Recently, I’ve been using a Linux desktop for the first time in ages. It’s Ubuntu (Hardy Heron), and it looks nice. But after using a mac for three years, I’m really missing quite a few little things.
- The ability to drag and drop anything anywhere.
- Being able to type a wide range of Unicode characters easily.
On a mac, it’s really, really easy to type in a wide variety of useful characters. All you need is alt (⌥), sometimes known as “option”.
||“||LEFT DOUBLE QUOTATION MARK|
||”||RIGHT DOUBLE QUOTATION MARK|
||™||TRADE MARK SIGN|
||é||LATIN SMALL LETTER E WITH ACUTE|
How did I find all this out? The lovely keyboard viewer that comes with OS X. You can get the flag in your menu bar by going to International in system preferences and checking “Show input menu in menu bar.”
Now, hold down alt and see what you can get (try alt and shift too).
But not everything is attached to a key. In case you need more characters, there’s always the character palette. Usually on the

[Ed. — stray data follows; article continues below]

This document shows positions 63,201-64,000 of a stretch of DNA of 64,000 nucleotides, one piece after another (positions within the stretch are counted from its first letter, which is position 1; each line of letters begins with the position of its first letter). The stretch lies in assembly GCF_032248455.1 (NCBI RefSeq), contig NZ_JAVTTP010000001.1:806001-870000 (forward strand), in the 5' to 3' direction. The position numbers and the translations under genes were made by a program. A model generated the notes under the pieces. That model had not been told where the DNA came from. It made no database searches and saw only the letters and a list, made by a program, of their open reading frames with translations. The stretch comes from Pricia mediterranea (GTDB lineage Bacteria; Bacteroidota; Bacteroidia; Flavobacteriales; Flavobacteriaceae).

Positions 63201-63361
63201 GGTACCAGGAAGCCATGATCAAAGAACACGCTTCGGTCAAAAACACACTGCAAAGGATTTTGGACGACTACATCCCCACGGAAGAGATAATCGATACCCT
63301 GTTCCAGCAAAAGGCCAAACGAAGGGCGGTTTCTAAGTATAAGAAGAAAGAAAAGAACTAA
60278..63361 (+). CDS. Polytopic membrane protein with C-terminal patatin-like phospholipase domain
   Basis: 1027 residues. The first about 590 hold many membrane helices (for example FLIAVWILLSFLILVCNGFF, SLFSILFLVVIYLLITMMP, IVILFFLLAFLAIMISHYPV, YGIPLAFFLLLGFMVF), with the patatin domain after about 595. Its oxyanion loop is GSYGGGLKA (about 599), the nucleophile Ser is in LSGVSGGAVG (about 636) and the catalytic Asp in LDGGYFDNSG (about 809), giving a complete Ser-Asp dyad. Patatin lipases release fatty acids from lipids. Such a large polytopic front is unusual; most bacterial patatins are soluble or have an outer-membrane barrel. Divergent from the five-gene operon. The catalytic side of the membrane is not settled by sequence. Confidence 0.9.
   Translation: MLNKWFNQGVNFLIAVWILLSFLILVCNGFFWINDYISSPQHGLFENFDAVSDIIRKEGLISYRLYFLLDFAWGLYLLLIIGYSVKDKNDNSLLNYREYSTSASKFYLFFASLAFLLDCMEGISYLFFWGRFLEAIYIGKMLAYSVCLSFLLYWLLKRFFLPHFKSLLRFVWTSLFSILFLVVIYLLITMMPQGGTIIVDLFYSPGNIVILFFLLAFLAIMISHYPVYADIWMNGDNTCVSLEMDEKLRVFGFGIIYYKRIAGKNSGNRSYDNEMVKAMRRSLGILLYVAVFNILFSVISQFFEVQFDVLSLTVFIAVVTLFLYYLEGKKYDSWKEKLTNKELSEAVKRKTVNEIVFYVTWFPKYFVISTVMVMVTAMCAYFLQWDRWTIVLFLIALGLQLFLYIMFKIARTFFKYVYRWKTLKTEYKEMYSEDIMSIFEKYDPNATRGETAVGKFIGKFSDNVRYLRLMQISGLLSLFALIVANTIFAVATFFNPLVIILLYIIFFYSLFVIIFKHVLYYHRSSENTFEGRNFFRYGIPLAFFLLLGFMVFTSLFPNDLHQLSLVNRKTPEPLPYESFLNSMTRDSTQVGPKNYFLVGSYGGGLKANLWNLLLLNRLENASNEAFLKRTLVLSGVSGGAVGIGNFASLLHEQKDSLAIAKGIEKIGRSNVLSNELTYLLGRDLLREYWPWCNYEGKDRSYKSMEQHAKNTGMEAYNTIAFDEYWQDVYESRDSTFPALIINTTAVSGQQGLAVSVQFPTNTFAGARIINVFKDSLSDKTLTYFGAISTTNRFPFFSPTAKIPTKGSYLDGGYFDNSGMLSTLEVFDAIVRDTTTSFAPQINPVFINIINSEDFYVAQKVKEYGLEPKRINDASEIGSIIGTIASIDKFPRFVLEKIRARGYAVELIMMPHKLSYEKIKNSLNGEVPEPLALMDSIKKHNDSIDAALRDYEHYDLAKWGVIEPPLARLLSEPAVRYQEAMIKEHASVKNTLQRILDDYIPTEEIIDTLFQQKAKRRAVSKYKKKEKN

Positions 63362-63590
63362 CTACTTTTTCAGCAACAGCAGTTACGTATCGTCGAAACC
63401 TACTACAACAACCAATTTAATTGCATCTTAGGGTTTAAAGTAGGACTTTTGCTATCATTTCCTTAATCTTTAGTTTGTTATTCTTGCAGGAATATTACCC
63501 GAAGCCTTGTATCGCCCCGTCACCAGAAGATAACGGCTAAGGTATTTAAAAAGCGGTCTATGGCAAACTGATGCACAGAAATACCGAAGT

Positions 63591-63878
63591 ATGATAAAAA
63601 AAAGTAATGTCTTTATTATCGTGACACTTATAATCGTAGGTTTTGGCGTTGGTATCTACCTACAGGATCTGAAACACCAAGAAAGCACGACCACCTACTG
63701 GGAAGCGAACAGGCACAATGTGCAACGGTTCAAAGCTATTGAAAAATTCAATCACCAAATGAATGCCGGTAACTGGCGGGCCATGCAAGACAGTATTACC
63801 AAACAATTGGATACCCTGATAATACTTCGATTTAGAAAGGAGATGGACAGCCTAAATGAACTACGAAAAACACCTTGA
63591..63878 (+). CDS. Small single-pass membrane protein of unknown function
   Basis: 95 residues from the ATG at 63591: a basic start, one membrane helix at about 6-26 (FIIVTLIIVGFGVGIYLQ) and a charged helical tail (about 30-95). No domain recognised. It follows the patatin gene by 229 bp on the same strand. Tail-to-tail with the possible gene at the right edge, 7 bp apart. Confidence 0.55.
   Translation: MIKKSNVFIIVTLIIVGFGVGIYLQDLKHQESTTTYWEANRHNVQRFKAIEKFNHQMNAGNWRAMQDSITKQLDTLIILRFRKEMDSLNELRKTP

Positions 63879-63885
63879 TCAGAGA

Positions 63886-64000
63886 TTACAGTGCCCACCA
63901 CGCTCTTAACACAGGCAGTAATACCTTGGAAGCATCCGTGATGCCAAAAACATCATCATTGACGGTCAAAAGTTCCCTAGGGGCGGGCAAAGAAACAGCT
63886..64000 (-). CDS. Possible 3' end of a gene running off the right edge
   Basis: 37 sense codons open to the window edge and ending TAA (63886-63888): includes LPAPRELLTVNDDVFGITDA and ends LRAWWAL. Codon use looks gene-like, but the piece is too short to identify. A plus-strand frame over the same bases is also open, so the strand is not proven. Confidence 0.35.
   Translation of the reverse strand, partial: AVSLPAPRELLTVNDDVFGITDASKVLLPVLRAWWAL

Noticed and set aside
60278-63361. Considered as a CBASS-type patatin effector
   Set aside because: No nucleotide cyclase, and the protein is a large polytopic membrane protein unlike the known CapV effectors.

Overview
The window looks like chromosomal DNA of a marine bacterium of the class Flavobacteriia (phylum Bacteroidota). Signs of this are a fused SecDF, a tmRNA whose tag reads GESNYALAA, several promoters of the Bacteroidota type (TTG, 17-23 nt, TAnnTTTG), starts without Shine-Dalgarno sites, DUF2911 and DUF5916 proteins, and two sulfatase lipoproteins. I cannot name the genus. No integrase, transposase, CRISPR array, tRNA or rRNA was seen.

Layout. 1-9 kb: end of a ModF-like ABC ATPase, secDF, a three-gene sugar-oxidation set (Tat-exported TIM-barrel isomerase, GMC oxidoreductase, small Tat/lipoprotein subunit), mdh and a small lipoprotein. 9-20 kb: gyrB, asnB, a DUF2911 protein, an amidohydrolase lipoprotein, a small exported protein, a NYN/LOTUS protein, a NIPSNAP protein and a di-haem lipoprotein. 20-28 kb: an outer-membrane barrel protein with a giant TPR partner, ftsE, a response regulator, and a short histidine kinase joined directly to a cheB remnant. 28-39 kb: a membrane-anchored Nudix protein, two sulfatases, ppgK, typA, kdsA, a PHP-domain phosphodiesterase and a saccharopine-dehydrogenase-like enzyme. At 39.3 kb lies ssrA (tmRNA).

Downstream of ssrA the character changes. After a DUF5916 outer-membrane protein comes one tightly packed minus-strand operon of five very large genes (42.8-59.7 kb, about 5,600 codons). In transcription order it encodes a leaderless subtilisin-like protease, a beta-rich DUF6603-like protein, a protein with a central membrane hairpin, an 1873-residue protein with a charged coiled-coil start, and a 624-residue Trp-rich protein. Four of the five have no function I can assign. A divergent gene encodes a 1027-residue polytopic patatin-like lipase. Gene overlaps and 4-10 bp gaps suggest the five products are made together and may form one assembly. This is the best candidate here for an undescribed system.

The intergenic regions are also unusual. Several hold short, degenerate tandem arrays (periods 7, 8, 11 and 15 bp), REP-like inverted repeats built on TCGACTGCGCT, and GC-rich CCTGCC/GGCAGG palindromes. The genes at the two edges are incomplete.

⌥ ⌘ T key as well as in the Edit menu. Here, you can get access to the vast repertoire of characters in Unicode. Need an arrow?
There’s a lot you can do with the character palette, but the search box is probably the best way in. Just tap in a bit of the name of the character you’re looking for and see what turns up.
This easy access to a wide array of characters is something I’ve rather come to take for granted in OS X. So coming back to the Linux desktop, it was odd to find that I couldn’t as readily type them in. Of course, I haven’t invested the time in figuring out how to set up XKB correctly. Doubtless I could achieve many of the same things. But my past experiences of XKB and it’s documentation have shown me how complicated it can be, so I don’t rate my ability to pull it off.
The end result is that I’m spending most of my time on the (mac) laptop and ignoring the desktop. I do like my characters. 🙂